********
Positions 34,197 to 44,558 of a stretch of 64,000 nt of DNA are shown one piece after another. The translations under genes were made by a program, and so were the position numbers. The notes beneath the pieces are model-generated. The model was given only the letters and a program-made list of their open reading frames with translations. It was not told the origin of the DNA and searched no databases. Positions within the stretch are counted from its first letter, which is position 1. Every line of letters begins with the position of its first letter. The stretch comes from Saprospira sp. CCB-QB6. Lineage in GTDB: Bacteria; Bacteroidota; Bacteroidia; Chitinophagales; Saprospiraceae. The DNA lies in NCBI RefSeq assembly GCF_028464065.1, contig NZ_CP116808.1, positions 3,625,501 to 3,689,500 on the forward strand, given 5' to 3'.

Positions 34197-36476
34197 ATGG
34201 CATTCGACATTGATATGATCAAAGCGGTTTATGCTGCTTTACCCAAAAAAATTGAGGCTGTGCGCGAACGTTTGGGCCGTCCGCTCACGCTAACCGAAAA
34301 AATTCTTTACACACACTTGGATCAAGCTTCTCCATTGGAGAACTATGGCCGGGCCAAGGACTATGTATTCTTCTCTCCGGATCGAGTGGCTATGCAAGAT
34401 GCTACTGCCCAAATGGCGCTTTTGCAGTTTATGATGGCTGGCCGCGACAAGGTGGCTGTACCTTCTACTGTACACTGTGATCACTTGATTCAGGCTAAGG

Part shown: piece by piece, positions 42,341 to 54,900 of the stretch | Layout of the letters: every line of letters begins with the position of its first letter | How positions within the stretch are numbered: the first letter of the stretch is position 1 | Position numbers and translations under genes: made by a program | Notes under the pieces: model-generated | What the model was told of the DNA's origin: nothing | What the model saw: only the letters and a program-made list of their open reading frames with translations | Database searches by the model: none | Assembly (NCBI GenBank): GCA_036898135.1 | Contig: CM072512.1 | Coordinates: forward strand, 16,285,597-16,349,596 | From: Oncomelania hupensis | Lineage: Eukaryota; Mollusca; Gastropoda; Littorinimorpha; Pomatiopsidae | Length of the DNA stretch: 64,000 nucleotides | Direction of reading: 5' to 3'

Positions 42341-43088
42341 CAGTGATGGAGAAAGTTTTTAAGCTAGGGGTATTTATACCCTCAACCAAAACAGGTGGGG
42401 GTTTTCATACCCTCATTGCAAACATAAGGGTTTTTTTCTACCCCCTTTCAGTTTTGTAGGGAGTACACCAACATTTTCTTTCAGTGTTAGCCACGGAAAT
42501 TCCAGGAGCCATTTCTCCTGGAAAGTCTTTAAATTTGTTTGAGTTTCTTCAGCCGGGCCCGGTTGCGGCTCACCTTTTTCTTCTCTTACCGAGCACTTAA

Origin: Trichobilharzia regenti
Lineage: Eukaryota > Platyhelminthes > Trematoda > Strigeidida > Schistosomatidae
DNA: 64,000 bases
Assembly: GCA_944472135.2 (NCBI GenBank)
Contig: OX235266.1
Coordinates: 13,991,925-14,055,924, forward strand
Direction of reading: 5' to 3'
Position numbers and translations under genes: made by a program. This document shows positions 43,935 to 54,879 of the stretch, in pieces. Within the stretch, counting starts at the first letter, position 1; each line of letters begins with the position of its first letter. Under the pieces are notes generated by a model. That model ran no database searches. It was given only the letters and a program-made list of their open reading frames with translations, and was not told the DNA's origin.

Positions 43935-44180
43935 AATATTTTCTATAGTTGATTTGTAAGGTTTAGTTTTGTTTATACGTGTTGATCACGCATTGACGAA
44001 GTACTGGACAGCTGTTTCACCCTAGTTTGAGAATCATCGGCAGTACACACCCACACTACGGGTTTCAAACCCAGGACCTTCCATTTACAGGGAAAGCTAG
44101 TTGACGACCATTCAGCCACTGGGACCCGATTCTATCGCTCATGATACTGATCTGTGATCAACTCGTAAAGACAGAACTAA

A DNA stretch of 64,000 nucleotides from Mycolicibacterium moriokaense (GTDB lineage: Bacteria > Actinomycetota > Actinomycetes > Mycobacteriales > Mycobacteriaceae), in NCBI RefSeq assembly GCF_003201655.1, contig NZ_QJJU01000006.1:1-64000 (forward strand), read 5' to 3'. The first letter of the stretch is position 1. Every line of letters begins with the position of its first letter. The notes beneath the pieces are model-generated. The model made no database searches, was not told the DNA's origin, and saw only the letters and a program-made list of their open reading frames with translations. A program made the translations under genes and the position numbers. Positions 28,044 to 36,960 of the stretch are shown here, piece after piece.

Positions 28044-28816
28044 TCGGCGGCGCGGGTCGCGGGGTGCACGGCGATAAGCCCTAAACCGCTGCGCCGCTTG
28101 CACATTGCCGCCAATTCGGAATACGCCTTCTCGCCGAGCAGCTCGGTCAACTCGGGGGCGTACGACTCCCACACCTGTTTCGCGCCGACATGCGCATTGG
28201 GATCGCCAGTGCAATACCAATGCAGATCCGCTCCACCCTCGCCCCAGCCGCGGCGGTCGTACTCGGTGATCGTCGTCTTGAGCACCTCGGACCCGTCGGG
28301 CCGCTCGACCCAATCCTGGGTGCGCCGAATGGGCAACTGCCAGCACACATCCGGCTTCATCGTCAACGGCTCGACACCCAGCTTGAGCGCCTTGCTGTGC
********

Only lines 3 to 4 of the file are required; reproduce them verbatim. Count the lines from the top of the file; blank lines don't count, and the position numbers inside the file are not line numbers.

34197 ATGG
34201 CATTCGACATTGATATGATCAAAGCGGTTTATGCTGCTTTACCCAAAAAAATTGAGGCTGTGCGCGAACGTTTGGGCCGTCCGCTCACGCTAACCGAAAA